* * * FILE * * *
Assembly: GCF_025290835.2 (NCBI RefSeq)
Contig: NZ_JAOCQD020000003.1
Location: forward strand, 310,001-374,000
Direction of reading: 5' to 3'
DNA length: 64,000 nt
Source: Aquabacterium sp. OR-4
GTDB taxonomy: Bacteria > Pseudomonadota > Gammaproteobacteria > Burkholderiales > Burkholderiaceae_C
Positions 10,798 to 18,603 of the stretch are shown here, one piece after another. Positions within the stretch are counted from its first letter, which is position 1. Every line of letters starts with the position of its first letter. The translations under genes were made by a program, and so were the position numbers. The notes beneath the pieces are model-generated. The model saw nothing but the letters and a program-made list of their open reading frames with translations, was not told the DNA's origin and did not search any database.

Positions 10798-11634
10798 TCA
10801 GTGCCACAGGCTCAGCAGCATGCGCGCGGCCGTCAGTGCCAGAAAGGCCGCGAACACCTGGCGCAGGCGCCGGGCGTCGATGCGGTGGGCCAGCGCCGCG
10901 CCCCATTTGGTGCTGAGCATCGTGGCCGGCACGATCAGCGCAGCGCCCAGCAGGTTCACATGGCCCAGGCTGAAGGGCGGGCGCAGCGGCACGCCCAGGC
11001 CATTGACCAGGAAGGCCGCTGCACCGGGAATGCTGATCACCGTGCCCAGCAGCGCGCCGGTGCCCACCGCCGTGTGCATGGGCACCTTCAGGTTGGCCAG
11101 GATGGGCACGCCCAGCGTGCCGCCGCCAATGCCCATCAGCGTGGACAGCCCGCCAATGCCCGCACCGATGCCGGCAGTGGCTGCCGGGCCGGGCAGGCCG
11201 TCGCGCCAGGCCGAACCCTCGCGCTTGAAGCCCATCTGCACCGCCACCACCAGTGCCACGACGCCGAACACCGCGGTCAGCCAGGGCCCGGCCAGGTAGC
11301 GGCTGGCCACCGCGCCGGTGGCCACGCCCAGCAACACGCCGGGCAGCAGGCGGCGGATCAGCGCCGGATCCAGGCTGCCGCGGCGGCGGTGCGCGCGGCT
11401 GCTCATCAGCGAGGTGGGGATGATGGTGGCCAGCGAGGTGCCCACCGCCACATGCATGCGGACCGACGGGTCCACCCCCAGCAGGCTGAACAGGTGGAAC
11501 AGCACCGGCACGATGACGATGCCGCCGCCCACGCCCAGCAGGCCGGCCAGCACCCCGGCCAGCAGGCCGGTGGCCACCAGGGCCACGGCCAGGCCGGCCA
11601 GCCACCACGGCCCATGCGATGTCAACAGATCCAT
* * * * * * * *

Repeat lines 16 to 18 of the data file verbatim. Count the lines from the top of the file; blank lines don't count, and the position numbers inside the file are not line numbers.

11301 GGCTGGCCACCGCGCCGGTGGCCACGCCCAGCAACACGCCGGGCAGCAGGCGGCGGATCAGCGCCGGATCCAGGCTGCCGCGGCGGCGGTGCGCGCGGCT
11401 GCTCATCAGCGAGGTGGGGATGATGGTGGCCAGCGAGGTGCCCACCGCCACATGCATGCGGACCGACGGGTCCACCCCCAGCAGGCTGAACAGGTGGAAC
11501 AGCACCGGCACGATGACGATGCCGCCGCCCACGCCCAGCAGGCCGGCCAGCACCCCGGCCAGCAGGCCGGTGGCCACCAGGGCCACGGCCAGGCCGGCCA